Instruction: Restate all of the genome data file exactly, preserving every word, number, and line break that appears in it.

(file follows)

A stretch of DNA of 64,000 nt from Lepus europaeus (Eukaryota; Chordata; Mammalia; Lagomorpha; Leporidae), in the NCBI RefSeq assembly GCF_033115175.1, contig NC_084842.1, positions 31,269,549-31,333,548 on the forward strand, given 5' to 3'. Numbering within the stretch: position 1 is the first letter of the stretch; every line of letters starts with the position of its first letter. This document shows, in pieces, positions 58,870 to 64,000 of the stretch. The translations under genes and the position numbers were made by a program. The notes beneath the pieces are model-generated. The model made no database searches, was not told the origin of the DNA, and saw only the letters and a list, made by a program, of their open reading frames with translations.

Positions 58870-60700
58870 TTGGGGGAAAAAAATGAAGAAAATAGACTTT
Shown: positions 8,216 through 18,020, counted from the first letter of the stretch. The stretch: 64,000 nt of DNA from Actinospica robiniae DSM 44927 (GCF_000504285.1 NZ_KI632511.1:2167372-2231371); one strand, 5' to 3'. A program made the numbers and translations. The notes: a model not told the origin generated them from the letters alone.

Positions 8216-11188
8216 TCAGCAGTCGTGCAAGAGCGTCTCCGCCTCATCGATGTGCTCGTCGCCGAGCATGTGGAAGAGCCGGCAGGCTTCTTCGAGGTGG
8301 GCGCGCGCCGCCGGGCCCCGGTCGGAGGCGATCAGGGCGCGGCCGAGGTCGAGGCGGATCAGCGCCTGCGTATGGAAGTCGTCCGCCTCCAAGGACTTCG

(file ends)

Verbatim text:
A stretch of DNA of 64,000 nt from Lepus europaeus (Eukaryota; Chordata; Mammalia; Lagomorpha; Leporidae), in the NCBI RefSeq assembly GCF_033115175.1, contig NC_084842.1, positions 31,269,549-31,333,548 on the forward strand, given 5' to 3'. Numbering within the stretch: position 1 is the first letter of the stretch; every line of letters starts with the position of its first letter. This document shows, in pieces, positions 58,870 to 64,000 of the stretch. The translations under genes and the position numbers were made by a program. The notes beneath the pieces are model-generated. The model made no database searches, was not told the origin of the DNA, and saw only the letters and a list, made by a program, of their open reading frames with translations.

Positions 58870-60700
58870 TTGGGGGAAAAAAATGAAGAAAATAGACTTT
Shown: positions 8,216 through 18,020, counted from the first letter of the stretch. The stretch: 64,000 nt of DNA from Actinospica robiniae DSM 44927 (GCF_000504285.1 NZ_KI632511.1:2167372-2231371); one strand, 5' to 3'. A program made the numbers and translations. The notes: a model not told the origin generated them from the letters alone.

Positions 8216-11188
8216 TCAGCAGTCGTGCAAGAGCGTCTCCGCCTCATCGATGTGCTCGTCGCCGAGCATGTGGAAGAGCCGGCAGGCTTCTTCGAGGTGG
8301 GCGCGCGCCGCCGGGCCCCGGTCGGAGGCGATCAGGGCGCGGCCGAGGTCGAGGCGGATCAGCGCCTGCGTATGGAAGTCGTCCGCCTCCAAGGACTTCG